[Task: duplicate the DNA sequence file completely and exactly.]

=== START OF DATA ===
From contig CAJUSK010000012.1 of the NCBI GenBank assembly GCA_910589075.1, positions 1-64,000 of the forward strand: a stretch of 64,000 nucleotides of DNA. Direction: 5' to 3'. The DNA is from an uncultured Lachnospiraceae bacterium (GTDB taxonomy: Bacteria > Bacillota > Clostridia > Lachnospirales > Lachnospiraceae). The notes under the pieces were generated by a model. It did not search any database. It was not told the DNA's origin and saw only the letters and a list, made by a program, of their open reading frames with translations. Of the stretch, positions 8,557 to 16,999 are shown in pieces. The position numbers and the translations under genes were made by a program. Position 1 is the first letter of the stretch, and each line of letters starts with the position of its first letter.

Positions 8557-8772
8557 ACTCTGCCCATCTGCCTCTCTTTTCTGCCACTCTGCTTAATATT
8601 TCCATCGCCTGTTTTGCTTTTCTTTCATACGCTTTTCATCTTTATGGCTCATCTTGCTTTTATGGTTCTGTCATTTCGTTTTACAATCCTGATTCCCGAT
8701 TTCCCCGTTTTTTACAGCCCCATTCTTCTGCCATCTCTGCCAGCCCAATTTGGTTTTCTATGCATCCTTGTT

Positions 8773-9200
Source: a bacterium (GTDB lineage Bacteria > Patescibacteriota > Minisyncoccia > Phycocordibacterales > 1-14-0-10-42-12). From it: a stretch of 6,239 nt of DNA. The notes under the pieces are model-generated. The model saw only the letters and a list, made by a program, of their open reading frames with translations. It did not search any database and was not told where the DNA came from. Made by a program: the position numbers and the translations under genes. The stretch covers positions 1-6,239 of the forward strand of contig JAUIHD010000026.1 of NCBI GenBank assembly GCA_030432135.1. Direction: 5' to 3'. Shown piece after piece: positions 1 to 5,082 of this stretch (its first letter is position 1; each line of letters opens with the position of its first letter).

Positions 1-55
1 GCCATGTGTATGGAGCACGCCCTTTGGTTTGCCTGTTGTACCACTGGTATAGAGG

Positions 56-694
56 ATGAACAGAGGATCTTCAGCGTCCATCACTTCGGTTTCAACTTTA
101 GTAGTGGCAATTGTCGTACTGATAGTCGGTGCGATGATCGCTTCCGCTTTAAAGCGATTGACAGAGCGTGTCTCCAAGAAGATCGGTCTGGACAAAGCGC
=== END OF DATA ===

From contig CAJUSK010000012.1 of the NCBI GenBank assembly GCA_910589075.1, positions 1-64,000 of the forward strand: a stretch of 64,000 nucleotides of DNA. Direction: 5' to 3'. The DNA is from an uncultured Lachnospiraceae bacterium (GTDB taxonomy: Bacteria > Bacillota > Clostridia > Lachnospirales > Lachnospiraceae). The notes under the pieces were generated by a model. It did not search any database. It was not told the DNA's origin and saw only the letters and a list, made by a program, of their open reading frames with translations. Of the stretch, positions 8,557 to 16,999 are shown in pieces. The position numbers and the translations under genes were made by a program. Position 1 is the first letter of the stretch, and each line of letters starts with the position of its first letter.

Positions 8557-8772
8557 ACTCTGCCCATCTGCCTCTCTTTTCTGCCACTCTGCTTAATATT
8601 TCCATCGCCTGTTTTGCTTTTCTTTCATACGCTTTTCATCTTTATGGCTCATCTTGCTTTTATGGTTCTGTCATTTCGTTTTACAATCCTGATTCCCGAT
8701 TTCCCCGTTTTTTACAGCCCCATTCTTCTGCCATCTCTGCCAGCCCAATTTGGTTTTCTATGCATCCTTGTT

Positions 8773-9200
Source: a bacterium (GTDB lineage Bacteria > Patescibacteriota > Minisyncoccia > Phycocordibacterales > 1-14-0-10-42-12). From it: a stretch of 6,239 nt of DNA. The notes under the pieces are model-generated. The model saw only the letters and a list, made by a program, of their open reading frames with translations. It did not search any database and was not told where the DNA came from. Made by a program: the position numbers and the translations under genes. The stretch covers positions 1-6,239 of the forward strand of contig JAUIHD010000026.1 of NCBI GenBank assembly GCA_030432135.1. Direction: 5' to 3'. Shown piece after piece: positions 1 to 5,082 of this stretch (its first letter is position 1; each line of letters opens with the position of its first letter).

Positions 1-55
1 GCCATGTGTATGGAGCACGCCCTTTGGTTTGCCTGTTGTACCACTGGTATAGAGG

Positions 56-694
56 ATGAACAGAGGATCTTCAGCGTCCATCACTTCGGTTTCAACTTTA
101 GTAGTGGCAATTGTCGTACTGATAGTCGGTGCGATGATCGCTTCCGCTTTAAAGCGATTGACAGAGCGTGTCTCCAAGAAGATCGGTCTGGACAAAGCGC